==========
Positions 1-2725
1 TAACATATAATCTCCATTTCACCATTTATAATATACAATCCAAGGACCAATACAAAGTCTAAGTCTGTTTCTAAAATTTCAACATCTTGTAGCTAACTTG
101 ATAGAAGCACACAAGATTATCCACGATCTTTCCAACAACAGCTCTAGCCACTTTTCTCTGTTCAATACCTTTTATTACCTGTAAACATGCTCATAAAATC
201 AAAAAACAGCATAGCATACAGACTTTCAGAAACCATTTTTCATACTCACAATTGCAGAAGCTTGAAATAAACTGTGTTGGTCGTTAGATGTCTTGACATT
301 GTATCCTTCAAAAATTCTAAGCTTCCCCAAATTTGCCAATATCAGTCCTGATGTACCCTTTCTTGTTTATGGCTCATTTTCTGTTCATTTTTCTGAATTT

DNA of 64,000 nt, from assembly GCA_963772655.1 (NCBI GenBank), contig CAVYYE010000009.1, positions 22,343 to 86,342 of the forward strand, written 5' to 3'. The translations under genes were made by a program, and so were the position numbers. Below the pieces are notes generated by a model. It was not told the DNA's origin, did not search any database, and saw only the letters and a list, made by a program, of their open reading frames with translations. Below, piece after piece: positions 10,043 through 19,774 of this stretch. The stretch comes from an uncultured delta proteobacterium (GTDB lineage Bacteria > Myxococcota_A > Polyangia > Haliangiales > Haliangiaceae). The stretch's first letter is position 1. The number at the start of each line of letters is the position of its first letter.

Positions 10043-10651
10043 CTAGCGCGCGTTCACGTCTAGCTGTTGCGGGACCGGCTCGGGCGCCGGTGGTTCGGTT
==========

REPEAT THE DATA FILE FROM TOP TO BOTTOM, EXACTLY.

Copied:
Positions 1-2725
1 TAACATATAATCTCCATTTCACCATTTATAATATACAATCCAAGGACCAATACAAAGTCTAAGTCTGTTTCTAAAATTTCAACATCTTGTAGCTAACTTG
101 ATAGAAGCACACAAGATTATCCACGATCTTTCCAACAACAGCTCTAGCCACTTTTCTCTGTTCAATACCTTTTATTACCTGTAAACATGCTCATAAAATC
201 AAAAAACAGCATAGCATACAGACTTTCAGAAACCATTTTTCATACTCACAATTGCAGAAGCTTGAAATAAACTGTGTTGGTCGTTAGATGTCTTGACATT
301 GTATCCTTCAAAAATTCTAAGCTTCCCCAAATTTGCCAATATCAGTCCTGATGTACCCTTTCTTGTTTATGGCTCATTTTCTGTTCATTTTTCTGAATTT

DNA of 64,000 nt, from assembly GCA_963772655.1 (NCBI GenBank), contig CAVYYE010000009.1, positions 22,343 to 86,342 of the forward strand, written 5' to 3'. The translations under genes were made by a program, and so were the position numbers. Below the pieces are notes generated by a model. It was not told the DNA's origin, did not search any database, and saw only the letters and a list, made by a program, of their open reading frames with translations. Below, piece after piece: positions 10,043 through 19,774 of this stretch. The stretch comes from an uncultured delta proteobacterium (GTDB lineage Bacteria > Myxococcota_A > Polyangia > Haliangiales > Haliangiaceae). The stretch's first letter is position 1. The number at the start of each line of letters is the position of its first letter.

Positions 10043-10651
10043 CTAGCGCGCGTTCACGTCTAGCTGTTGCGGGACCGGCTCGGGCGCCGGTGGTTCGGTT